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Electronics becomes more crowded

Dizzy growth is one thing, but competition is another. Industry officials say the hot consumer electronics market has got more crowded than before, with aggressive new entrants taking close to a dozen the key names that will vie for a share of the R35,000-crore annual market that is growing at a clip of 12 to 13 % a year. HT reports. All charged up

business Updated: Dec 22, 2010 22:31 IST
HT Correspondent

Dizzy growth is one thing, but competition is another. Industry officials say the hot consumer electronics market has got more crowded than before, with aggressive new entrants taking close to a dozen the key names that will vie for a share of the R35,000-crore annual market that is growing at a clip of 12 to 13 % a year.

No wonder that Samsung, Sony and LG — the recognised industry brand leaders — are gearing more to defend their turf.

"The penetration for consumer electronics is still low but the growth potential is exponential," Ravinder Zutshi, deputy managing director, Samsung India, told Hindustan Times. "Companies that invest in innovation improve their market position and not everyone is investing in this direction."

Samsung, which has presence in 17,000 outlets across the country, is aiming to increase its retail reach.

At the heart of the high-growth buzz are flat colour televisions and home appliances. According to Consumer Electronics Manufacturing Association (CEMA) the sales of flat panel displays rose by 45% in 2010. Sales of airconditioners rose nearly 12%, and home appliances by 23%.

In flat panel TVs, Samsung, LG and Sony are the leaders. Samsung has an overall marketshare of 31.7%, according to GfK), Sony 30.7% and LG 21.8%.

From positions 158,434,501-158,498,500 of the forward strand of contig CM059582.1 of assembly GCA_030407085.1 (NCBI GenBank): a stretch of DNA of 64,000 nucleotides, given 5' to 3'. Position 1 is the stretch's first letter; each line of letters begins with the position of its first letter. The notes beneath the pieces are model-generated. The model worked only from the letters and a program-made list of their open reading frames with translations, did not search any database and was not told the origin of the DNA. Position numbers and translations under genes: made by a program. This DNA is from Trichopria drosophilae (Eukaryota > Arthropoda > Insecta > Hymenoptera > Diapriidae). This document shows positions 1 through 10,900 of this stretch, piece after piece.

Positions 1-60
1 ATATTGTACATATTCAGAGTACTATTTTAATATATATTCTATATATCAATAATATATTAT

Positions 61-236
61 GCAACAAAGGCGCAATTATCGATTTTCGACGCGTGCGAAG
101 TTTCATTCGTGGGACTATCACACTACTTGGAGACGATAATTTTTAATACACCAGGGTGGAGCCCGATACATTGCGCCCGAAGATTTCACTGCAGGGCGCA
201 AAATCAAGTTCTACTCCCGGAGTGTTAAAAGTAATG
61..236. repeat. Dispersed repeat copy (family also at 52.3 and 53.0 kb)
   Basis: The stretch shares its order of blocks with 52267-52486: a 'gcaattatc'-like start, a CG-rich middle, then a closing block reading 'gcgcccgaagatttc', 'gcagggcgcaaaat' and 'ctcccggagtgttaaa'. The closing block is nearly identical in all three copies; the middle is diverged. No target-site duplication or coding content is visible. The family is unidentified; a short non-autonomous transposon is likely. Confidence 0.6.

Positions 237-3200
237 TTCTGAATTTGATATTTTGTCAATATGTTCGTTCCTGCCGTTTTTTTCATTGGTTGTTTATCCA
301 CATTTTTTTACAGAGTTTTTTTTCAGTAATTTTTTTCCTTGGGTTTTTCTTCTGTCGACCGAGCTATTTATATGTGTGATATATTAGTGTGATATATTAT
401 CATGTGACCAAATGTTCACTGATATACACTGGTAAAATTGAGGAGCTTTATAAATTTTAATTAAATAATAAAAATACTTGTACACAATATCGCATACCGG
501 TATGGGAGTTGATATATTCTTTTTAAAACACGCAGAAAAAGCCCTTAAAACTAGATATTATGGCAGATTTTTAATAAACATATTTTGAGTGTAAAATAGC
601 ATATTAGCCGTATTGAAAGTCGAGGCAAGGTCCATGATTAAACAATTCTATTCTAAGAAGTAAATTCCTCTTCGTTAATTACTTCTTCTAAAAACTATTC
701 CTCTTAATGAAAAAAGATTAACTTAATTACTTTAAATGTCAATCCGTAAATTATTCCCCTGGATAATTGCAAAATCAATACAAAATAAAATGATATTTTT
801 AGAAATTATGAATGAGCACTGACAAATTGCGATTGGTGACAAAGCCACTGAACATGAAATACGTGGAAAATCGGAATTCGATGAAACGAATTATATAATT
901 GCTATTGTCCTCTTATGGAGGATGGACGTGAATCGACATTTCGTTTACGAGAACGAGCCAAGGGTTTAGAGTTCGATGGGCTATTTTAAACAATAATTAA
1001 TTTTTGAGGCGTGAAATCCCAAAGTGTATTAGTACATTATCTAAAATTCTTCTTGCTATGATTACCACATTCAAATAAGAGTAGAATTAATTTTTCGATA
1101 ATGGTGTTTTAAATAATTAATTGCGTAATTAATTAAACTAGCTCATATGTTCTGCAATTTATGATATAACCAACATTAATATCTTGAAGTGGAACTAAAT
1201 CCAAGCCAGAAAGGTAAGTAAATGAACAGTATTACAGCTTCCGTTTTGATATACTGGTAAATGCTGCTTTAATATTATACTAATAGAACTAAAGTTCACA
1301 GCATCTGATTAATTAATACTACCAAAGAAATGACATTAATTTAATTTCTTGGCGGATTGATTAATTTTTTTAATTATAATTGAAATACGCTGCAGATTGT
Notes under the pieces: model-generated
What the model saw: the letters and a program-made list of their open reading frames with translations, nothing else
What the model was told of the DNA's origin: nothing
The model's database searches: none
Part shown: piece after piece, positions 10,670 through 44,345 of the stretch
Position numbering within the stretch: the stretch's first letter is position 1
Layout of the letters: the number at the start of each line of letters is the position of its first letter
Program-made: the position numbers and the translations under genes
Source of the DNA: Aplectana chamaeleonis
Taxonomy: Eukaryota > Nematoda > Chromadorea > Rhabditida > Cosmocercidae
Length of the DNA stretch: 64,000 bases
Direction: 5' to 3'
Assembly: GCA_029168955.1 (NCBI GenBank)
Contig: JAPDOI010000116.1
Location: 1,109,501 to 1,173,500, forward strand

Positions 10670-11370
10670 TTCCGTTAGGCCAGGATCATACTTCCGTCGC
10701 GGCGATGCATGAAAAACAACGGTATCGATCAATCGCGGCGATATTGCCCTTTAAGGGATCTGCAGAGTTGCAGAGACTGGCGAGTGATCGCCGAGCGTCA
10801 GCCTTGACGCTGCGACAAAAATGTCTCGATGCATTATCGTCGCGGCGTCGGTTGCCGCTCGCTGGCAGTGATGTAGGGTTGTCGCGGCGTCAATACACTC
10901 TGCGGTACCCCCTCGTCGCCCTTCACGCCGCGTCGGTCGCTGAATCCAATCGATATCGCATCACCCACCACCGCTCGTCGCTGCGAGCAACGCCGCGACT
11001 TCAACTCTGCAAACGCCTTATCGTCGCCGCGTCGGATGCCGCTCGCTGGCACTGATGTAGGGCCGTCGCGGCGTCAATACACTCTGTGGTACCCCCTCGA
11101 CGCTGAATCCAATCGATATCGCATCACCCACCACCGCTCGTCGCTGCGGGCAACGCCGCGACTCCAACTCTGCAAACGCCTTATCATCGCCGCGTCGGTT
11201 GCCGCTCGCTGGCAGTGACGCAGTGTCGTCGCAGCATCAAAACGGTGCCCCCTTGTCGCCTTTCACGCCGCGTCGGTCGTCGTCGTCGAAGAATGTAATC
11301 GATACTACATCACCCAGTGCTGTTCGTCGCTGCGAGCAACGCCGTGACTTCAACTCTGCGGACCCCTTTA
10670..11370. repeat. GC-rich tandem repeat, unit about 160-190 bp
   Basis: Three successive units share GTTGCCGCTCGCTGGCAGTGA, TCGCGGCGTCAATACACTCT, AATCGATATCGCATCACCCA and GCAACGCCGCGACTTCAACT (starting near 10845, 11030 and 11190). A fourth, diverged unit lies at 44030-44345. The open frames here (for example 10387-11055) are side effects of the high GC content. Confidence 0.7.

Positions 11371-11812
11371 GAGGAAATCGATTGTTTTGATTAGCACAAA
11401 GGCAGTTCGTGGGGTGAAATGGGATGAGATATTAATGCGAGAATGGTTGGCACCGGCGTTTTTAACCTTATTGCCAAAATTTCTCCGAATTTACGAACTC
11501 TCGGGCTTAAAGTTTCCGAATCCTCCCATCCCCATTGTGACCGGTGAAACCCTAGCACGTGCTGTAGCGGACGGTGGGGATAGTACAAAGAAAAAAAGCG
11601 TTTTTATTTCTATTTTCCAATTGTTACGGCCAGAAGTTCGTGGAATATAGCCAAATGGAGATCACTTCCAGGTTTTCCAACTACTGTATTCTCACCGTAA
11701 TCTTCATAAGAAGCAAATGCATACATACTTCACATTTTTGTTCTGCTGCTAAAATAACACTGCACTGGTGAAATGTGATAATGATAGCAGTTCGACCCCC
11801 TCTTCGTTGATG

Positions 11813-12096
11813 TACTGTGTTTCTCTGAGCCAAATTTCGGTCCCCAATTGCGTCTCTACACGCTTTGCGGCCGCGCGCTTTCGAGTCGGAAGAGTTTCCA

For airconditioners LG is the market leader with 27.8% market-share, followed by Samsung at 20.7%.

Domestic players Videocon, Godrej & Boyce and Onida too are increasing their presence and market share even as Japanese players Panasonic and Toshiba are eyeing a bigger slice of the India pie. Bosch Siemens has joined the game, in addition brands such as Voltas and Whirlpool. "India is a last destination for a number of international brands," said Yasho Verma, COO of LG Electronics India. "We have a headstart and are now prepared to take the competition to the next level."

LG India claims it will stay away from the price war and instead focus on India-centric products and enhance its retail presence. "We have grown double the industry rate," Verma said. "Our revenue target of R45,000 crore by 2015 is achievable. Our products will have more India-centric, offering higher value."

Godrej Boyce for instance had multiple launches in these categories. "AC and refrigerators are growth areas. The market is expanding and there is room for everyone but the product offering has to be unique along with the pricing. Reach plays a key role as well," said Kamal Nandi, (Vice-president ) Sales & Marketing, Appliance Division, Godrej & Boyce.

Japanese firm Panasonic is now looking at flooding the market with India-focussed products, and hopes to emerge the market leader in five years.

"Our investments are substantial and the re-entrance is just in time as the Indian market if evolving," said Manish Sharma, director (marketing), Panasonic India.

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